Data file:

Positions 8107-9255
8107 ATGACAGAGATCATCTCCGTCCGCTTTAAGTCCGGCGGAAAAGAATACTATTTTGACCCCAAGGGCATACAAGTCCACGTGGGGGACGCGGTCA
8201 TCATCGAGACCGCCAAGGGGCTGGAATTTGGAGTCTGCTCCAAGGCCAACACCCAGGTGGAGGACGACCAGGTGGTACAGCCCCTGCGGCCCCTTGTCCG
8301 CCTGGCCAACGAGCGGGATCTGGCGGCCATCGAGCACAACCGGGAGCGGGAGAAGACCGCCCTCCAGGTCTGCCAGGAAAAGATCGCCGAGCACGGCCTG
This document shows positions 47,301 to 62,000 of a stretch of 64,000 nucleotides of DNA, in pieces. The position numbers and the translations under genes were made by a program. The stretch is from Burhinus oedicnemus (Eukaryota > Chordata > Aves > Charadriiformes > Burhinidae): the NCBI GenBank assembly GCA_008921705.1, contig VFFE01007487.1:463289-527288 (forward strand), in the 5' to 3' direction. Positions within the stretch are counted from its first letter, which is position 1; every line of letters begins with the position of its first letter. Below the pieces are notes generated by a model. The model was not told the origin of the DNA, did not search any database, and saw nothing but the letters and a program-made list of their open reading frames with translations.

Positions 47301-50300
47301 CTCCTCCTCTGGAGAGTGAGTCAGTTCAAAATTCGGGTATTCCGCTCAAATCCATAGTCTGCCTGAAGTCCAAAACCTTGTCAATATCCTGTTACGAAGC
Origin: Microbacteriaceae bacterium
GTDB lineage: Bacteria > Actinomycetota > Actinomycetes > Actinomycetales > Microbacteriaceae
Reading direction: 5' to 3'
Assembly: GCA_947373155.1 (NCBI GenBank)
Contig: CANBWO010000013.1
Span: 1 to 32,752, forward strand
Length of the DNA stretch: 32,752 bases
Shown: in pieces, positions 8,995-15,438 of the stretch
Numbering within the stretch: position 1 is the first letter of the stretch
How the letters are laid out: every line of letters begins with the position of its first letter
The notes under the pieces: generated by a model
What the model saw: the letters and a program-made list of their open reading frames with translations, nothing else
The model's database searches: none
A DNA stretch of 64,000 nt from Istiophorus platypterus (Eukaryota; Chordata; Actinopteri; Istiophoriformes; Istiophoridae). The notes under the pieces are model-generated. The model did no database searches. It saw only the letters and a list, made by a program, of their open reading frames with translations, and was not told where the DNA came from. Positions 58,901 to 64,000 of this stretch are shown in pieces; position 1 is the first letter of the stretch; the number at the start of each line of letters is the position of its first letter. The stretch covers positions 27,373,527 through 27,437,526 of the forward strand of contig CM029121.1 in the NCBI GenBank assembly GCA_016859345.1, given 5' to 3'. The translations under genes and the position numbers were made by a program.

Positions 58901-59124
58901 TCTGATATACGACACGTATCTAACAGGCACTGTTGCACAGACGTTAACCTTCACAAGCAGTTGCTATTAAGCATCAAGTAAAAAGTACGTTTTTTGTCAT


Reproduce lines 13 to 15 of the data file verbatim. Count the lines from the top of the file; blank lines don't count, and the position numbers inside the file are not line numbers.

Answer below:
Span: 1 to 32,752, forward strand
Length of the DNA stretch: 32,752 bases
Shown: in pieces, positions 8,995-15,438 of the stretch